Business as Usual -- or Evolution?

October 19, 2018

This past Wednesday at the ADVIS/E.E. Ford Program, “Transformative Models for Independent School Sustainability“ which was sponsored, in part, by PAISBOA, we heard from John Gulla about some of the ways the E.E. Ford Foundation is helping independent secondary schools become better versions of themselves. One of these is by offering grants to schools and associations, like ADVIS, in the independent school space. Many of the PAISBOA secondary schools have benefitted from these grants to explore ways in which they can “leverage their unique talents, expertise and resources to advance teaching and learning throughout this country by supporting and disseminating best practice, by supporting efforts to develop and implement models of sustainability, and by encouraging collaboration with other institutions.”

Gulla asserted that we (independent schools) are pricing ourselves out of existence, and that according to NAIS, only 15% of their member schools exist in a place where they have enough financial aid resources; the rest live in a world of net tuition revenue.

He introduced his “Three School Category Heuristic” and how a school’s ability to react to internal and external forces will determine their survival.

  • Bucket #1 - Schools with significant financial and/or reputational capital, and/or admission demand are relatively immune from many of the current challenges.
  • Bucket #2 - Schools that recognize the challenges and threats and that are actively, creatively attempting to change.
  • Bucket #3 - Schools that are continuing with “business as usual” without recognition, or at least a meaningful plan, to adapt to a changing landscape and that are most at risk.

Have I gotten your attention??

I attended two other programs led by school leaders whose stories illustrate opposite ends of the financial sustainability continuum. Scott Looney from Hawken School (PK-12) talked about their innovative approach to capturing market share and increasing Hawken’s brand footprint by merging with a K-8 on the other side of town with a similar mission but a different “flavor” of teaching and learning, trying to launch an early childhood program which did not come to fruition, and starting a lab school to ward off low cost competitors. Hawken is trying to maintain their traditional independent school while competing in the “value” space at the same time.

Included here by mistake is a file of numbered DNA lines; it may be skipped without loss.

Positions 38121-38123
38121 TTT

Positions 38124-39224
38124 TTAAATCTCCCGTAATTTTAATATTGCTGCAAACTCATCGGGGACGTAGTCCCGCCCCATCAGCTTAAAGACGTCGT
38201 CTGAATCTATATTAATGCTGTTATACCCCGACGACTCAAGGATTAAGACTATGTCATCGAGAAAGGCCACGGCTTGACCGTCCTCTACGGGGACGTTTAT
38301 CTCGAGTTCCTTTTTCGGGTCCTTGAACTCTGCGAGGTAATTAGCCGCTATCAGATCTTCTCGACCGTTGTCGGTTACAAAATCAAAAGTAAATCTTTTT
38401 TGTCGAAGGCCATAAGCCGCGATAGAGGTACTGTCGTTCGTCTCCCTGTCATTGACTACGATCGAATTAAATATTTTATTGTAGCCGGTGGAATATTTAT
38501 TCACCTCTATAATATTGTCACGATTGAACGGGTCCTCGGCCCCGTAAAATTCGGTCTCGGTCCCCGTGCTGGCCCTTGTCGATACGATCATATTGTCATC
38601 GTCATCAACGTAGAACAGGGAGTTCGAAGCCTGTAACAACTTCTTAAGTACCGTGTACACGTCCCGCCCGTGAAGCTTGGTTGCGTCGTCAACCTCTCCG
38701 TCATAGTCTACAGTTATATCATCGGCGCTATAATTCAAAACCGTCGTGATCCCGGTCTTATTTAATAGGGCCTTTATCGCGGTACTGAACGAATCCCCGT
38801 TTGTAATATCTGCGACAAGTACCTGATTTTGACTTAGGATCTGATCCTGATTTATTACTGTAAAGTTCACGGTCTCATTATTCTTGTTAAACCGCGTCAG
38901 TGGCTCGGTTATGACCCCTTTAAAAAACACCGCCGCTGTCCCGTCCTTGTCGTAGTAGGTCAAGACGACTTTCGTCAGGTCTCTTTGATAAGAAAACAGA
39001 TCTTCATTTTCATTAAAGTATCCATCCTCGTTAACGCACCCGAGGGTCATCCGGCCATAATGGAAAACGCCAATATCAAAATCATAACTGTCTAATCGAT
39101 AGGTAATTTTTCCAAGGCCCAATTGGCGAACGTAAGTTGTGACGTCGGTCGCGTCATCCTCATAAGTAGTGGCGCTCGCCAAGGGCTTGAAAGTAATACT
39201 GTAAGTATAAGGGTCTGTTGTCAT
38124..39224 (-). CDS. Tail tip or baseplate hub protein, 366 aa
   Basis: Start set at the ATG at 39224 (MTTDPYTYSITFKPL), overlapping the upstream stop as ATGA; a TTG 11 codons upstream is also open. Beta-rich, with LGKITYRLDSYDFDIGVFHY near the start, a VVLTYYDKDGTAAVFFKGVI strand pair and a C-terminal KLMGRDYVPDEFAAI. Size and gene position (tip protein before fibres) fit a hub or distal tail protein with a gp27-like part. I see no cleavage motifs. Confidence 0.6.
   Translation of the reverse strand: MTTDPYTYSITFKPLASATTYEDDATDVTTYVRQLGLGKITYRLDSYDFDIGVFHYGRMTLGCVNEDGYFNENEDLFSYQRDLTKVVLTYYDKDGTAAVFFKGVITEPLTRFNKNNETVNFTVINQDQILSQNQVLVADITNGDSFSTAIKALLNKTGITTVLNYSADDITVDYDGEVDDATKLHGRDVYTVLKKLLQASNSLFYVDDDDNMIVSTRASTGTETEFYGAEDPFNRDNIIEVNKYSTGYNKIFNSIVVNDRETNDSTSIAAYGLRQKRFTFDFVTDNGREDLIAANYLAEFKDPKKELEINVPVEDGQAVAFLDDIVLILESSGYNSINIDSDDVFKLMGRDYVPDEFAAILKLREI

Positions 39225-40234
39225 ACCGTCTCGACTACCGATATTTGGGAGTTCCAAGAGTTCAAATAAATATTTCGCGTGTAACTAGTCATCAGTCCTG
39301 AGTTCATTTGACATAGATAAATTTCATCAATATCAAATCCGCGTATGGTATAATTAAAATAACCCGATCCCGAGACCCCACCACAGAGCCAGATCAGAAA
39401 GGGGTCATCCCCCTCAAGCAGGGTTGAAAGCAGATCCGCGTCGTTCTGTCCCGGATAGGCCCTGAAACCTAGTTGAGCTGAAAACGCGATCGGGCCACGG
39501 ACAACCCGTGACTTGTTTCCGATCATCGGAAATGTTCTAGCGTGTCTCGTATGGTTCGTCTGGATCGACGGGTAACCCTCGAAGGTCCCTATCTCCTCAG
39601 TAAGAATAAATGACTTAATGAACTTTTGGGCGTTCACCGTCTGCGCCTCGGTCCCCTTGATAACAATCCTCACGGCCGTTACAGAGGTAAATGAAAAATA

At the other end of the continuum, Charlie Sachs talked about his experience as the interim head of a school which needed an angel donor, a change in mission to differentiate itself from the local competition, a merger with another school, or to liquidate. He talked about school vitality and like John Gulla, referenced three types of schools:

  • Thriving – well endowed, a strategic plan that is being acted upon, and includes a building and renovation plan, filling enrollment by April.
  • Stable – a strategic plan that is not operational, more selective in admission in the past, enrolling students well into the summer.
  • Struggling – need to do something now, think outside the box, move beyond educational rhetoric to educational financing

He went on to say that too many schools are selling the same thing, and that Heads of School need to be the “canary in the coal mine” and call the question without regard for personal career interests. Boards also struggle with the reality of the circumstances and about being the “last board” of a school. However, the #1 priority should be making sure kids and employees are taken care of in the process.

Evolution is key!!!  Ignoring the emerging reality since 2008 -- that middle class families cannot support our independent schools and universities is not going to change our current business model. We need to be committed to understanding and balancing the inter-relationship between academic program and finance. We need to stop believing our own rhetoric and start making the changes that will have some positive impact on the organizational health of our schools before it is too late.

If you are not solidly in John Gulla’s Second Bucket or Charlie Sach’s Stable group -- or even if you are, we need to talk!!! PAISBOA can act as a connector for schools who want to work together in creative ways; we can help facilitate the tough conversations; and we can access our wide network of professionals that can assist you as you identify and look for ways to be the best version of your school.

To that end, I will be hosting a series of roundtable discussions starting next month to continue this conversation for anyone who is interested in exploring ways PAISBOA can be helpful to our member schools and universities as they tackle their own financial well-being.

In the meantime, join us for Organizational Health Day with Scott Barron on Thursday, November 1 (REGISTER HERE).

I have included some articles about the independent school financial model if you would like to read more about it:

 Take advantage of the power of the flock!!

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